J Vet Diagn Invest. Epub Dec 4. Natural lymphatic "atypical" actinobacillosis in cattle caused by Actinobacillus lignieresii. Bovine actinobacillosis is typically characterized by pyogranulomatous glossitis wooden tongue.

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Abstract Bovine actinobacillosis is typically characterized by pyogranulomatous glossitis wooden tongue. The involvement of other tissues, generally the skin or lymph nodes, has been regarded as atypical or cutaneous.

We describe herein 2 outbreaks of actinobacillosis affecting primarily the lymph nodes of the head and neck. The disease affected 40 of lactating cows in a dairy herd, and 5 of two-y-old steers in a beef herd. Multiple or single, occasionally ulcerated nodules were observed in the region of the mandible, neck, and shoulder, including the parotid, submandibular, retropharyngeal, and prescapular lymph nodes.

The histologic lesions were multifocal pyogranulomatous lymphadenitis, dermatitis, and cellulitis with Splendore—Hoeppli material. One steer had an exophytic pyogranuloma in the gingiva and another died because of ruminal tympany secondary to oropharyngeal and esophageal obstruction by a pyogranulomatous mass. Actinobacillus lignieresii was isolated from the lesions and identified by amplification, sequencing, and analysis of the 16S ribosomal r DNA gene.

Seven of 8 cows recovered after treatment with sodium iodide. Lymphatic actinobacillosis is a frequent disease in Uruguay, southern Brazil, and Argentina. Later, lesions may extend to the subcutaneous tissue and the skin, causing ulceration. Affected cattle with draining pyogranulomas contaminate the environment, favoring disease transmission, and should be treated with sodium iodide or antibiotics and isolated from the herd in order to control the disease. Keywords: Actinobacillus lignieresii, bovine, draining abscesses, lymphadenitis, pyogranulomas Introduction Actinobacillosis, a disease with worldwide distribution, is caused by Actinobacillus lignieresii, a natural inhabitant of the upper respiratory and digestive tracts of ruminants.

Materials and methods Between October and July , outbreaks of actinobacillosis were studied in a dairy herd in Florida and in a beef herd in Colonia, Uruguay. In the dairy herd of lactating Holstein cows, 12 cows and 1 bull were examined clinically. Core needle biopsies of the lesions were used for direct microscopic observation of the exudate and for microbiologic and histologic studies.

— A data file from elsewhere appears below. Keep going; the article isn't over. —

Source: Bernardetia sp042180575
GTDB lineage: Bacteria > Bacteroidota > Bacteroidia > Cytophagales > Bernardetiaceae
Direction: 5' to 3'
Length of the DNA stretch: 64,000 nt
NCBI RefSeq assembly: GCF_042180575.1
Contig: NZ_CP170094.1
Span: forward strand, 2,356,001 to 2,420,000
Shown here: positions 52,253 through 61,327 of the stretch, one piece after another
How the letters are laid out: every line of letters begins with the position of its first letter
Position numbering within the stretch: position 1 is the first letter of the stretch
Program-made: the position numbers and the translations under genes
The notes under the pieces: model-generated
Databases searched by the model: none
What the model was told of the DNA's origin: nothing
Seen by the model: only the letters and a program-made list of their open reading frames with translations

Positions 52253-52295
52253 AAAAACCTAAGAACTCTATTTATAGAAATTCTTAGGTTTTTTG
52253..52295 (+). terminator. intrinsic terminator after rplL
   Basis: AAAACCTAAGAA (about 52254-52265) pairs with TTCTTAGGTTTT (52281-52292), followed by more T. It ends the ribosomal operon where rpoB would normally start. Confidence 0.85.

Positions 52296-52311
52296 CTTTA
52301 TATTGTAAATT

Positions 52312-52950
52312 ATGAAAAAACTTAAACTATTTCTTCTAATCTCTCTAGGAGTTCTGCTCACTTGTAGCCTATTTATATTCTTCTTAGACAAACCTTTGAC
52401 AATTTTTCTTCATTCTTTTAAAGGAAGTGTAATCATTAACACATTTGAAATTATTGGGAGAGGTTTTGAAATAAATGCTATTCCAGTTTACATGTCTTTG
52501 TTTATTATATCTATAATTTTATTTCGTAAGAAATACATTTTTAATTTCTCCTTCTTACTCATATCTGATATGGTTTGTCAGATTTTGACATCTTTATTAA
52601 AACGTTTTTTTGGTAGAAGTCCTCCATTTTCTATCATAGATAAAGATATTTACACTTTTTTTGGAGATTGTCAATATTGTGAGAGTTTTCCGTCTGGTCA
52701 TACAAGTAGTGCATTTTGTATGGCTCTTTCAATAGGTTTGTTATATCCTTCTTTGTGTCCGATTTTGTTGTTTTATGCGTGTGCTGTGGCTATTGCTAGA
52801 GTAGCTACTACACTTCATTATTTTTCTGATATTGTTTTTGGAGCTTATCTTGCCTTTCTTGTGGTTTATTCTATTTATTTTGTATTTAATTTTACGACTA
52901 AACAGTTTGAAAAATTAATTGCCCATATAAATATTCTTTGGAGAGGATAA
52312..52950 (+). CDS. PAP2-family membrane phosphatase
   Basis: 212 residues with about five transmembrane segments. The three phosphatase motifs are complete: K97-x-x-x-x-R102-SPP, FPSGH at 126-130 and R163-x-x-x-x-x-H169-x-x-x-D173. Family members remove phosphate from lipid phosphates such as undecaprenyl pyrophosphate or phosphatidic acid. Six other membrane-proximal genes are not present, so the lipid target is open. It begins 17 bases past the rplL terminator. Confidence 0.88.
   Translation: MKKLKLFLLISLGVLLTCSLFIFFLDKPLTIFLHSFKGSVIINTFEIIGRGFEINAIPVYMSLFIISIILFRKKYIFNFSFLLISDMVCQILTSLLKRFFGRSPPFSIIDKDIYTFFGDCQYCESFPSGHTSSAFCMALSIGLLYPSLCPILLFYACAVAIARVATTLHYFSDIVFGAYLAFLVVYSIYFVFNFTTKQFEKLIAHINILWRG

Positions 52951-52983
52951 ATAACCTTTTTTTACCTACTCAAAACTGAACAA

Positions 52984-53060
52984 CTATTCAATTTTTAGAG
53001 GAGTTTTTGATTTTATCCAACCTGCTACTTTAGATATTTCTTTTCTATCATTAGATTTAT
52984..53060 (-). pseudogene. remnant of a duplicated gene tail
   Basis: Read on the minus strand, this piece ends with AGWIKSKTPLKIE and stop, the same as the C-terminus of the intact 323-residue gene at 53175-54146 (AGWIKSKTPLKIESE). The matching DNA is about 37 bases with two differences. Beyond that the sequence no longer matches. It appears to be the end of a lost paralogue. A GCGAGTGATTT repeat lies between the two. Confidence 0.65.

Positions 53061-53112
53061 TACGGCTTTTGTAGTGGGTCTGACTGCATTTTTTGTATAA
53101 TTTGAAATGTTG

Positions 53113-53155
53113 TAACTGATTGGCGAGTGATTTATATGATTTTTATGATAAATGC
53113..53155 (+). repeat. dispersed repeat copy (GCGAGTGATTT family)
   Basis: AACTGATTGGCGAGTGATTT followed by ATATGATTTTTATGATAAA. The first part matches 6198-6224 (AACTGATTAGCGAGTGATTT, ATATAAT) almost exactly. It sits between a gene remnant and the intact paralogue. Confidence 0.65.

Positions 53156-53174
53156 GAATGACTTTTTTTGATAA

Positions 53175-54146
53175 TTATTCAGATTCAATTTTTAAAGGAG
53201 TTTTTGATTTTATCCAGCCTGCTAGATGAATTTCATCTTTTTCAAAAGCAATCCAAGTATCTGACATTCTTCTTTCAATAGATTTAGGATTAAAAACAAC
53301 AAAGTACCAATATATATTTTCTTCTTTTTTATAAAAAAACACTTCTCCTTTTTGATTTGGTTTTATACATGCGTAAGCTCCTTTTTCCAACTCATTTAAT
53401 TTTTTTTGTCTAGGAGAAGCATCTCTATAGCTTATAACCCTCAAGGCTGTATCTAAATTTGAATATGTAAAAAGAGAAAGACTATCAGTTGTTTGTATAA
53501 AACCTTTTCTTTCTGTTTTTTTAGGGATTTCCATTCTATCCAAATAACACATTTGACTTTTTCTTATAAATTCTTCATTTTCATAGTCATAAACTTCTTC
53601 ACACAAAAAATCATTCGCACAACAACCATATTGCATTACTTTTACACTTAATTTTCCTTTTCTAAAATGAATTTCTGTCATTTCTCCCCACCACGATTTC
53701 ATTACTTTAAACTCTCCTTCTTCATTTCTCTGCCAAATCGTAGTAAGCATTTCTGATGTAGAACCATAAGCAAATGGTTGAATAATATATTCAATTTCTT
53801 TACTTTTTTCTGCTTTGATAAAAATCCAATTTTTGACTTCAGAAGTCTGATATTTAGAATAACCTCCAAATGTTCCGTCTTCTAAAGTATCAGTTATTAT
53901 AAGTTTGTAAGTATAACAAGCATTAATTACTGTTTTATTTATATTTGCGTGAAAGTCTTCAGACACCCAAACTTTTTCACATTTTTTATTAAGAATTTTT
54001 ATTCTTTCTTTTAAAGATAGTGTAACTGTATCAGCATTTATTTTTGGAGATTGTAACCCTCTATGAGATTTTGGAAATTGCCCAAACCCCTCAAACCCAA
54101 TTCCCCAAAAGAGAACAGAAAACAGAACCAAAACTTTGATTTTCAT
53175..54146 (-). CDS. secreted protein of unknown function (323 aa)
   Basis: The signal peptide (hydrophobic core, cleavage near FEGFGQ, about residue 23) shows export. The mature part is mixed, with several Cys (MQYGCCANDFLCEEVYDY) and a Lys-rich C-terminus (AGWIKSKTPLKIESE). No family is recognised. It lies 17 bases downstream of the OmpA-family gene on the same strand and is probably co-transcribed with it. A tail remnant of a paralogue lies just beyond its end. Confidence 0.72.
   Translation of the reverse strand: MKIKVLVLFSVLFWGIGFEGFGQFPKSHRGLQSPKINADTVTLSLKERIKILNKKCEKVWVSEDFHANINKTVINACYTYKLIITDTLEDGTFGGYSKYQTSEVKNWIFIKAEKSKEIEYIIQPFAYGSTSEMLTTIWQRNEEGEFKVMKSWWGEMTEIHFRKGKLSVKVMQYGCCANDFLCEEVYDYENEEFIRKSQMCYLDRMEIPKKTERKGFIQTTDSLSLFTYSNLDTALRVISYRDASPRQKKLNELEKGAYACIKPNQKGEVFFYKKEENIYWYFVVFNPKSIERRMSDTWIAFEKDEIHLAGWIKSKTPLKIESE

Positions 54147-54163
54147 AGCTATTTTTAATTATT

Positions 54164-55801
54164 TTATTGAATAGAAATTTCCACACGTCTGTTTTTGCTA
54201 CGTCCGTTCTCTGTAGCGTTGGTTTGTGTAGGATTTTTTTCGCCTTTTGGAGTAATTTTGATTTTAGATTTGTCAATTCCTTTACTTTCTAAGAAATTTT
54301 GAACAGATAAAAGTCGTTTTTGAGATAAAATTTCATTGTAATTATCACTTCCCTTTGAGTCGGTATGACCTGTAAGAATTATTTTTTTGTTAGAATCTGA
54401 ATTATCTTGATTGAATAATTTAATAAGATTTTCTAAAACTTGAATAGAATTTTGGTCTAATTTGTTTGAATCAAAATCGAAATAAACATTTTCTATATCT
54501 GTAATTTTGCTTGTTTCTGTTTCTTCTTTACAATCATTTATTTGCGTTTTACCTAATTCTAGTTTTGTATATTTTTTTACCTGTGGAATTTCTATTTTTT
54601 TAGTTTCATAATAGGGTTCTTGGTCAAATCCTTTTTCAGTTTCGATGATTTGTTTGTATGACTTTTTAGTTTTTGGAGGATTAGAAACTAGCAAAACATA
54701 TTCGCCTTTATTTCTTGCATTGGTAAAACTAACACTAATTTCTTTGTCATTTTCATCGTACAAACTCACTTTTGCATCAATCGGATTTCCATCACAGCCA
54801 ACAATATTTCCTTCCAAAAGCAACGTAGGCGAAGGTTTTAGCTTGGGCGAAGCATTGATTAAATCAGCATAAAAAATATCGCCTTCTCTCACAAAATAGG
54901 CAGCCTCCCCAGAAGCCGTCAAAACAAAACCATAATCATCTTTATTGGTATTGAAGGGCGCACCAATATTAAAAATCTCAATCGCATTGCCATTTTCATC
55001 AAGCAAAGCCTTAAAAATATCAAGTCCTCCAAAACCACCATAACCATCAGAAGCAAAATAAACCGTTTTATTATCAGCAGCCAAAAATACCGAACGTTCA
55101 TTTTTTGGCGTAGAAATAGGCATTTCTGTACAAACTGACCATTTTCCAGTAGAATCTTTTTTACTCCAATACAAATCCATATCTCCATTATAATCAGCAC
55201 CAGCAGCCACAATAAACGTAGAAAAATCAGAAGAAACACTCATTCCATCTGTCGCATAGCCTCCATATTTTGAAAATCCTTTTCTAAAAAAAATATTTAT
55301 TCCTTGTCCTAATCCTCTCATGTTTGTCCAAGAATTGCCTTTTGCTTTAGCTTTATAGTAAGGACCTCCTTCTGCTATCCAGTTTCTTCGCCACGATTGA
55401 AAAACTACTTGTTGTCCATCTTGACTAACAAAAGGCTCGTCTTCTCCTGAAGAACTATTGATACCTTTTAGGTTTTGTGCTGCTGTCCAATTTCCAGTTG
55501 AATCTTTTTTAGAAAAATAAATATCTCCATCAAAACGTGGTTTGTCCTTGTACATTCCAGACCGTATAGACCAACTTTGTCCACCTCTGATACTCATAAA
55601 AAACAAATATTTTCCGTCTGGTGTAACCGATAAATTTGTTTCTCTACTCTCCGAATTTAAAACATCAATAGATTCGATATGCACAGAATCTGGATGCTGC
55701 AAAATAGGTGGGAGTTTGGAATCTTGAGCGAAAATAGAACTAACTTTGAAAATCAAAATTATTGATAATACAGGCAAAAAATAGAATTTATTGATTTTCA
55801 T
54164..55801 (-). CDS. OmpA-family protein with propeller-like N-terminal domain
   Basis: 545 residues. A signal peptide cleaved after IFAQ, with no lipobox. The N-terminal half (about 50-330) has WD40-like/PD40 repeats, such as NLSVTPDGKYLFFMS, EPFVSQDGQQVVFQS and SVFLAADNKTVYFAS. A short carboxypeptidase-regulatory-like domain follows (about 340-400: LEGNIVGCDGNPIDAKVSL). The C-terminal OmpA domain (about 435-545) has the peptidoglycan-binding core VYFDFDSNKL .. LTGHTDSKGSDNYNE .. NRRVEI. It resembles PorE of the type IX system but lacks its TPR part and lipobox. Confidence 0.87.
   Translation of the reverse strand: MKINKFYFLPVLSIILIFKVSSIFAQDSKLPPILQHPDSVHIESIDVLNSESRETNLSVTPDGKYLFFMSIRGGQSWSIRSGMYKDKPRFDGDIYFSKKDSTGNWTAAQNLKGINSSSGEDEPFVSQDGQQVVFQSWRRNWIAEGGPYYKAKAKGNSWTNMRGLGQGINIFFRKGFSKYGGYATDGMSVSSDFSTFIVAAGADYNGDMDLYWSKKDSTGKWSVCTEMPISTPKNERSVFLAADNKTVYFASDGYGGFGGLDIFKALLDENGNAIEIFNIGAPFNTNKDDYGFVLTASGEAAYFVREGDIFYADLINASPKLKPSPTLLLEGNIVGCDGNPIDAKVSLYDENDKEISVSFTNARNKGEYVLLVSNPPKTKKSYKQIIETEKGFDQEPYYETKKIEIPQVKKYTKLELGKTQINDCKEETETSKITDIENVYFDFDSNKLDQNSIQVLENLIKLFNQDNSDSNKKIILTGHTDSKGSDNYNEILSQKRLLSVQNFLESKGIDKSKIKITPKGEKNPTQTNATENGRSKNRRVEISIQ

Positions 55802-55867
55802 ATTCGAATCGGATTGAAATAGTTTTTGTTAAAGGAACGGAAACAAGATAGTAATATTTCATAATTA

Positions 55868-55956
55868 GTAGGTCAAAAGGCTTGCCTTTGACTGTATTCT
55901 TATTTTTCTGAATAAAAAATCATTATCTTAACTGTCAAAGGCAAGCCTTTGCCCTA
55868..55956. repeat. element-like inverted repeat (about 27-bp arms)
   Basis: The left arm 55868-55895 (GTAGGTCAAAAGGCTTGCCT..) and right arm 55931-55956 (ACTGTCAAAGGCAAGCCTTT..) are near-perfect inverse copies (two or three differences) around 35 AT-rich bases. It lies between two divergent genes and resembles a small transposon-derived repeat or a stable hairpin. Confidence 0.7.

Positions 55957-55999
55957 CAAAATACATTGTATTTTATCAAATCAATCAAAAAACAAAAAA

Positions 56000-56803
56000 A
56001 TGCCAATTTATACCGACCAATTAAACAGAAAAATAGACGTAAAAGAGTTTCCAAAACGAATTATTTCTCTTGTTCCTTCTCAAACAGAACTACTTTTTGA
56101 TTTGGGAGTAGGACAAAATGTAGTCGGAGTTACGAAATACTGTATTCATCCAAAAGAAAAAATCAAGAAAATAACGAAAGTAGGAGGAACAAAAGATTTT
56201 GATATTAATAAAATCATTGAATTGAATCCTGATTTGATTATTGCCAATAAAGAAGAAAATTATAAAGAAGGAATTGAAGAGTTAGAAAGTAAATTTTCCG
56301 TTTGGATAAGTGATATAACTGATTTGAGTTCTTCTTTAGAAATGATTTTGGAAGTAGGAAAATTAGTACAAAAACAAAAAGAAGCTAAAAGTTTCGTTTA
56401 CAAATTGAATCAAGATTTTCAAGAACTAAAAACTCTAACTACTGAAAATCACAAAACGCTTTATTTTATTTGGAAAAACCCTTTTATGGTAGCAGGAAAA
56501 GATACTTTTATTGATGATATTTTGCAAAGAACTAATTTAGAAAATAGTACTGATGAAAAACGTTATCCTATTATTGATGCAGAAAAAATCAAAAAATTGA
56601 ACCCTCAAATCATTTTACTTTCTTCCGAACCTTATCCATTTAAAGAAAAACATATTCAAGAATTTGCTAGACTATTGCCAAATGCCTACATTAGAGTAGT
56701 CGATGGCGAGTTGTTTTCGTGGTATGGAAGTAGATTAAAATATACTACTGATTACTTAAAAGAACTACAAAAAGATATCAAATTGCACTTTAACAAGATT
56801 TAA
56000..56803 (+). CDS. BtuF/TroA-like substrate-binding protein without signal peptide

In one case, the affected prescapular lymph node and the surrounding subcutaneous tissue were excised surgically and processed for bacteriologic and histologic examination. The beef cattle herd included two-y-old Hereford, Aberdeen Angus, and crossbred steers.

Five steers with nodular lesions in the lymph nodes 3 , gingiva 1 and oropharynx, and the lung 1 were examined. Samples of the lymph nodes were obtained by core needle biopsies, and samples of the gingiva were obtained postmortem at the slaughterhouse 3 d after the first observation of the lesion. A steer with oropharyngeal and pulmonary lesions died spontaneously of ruminal tympany secondary to pharyngeal and esophageal obstruction and was autopsied. Samples of the lesions in the pharynx and the lungs were collected for bacteriologic and histologic studies.

Samples of other organs were also collected for histologic examination. Selected sections were also stained with Gram and Ziehl—Neelsen stains and processed with periodic acid—Schiff PAS reaction for the identification of intralesional microorganisms. Additionally, immunohistochemistry IHC was performed on selected sections of lymph node and gingival pyogranulomas using a rabbit polyclonal antibody against bacille Calmette—Guerin BCG; Dako, Carpinteria, CA , an attenuated strain of Mycobacterium bovis that cross-reacts with various other microorganisms, including bacteria and fungi.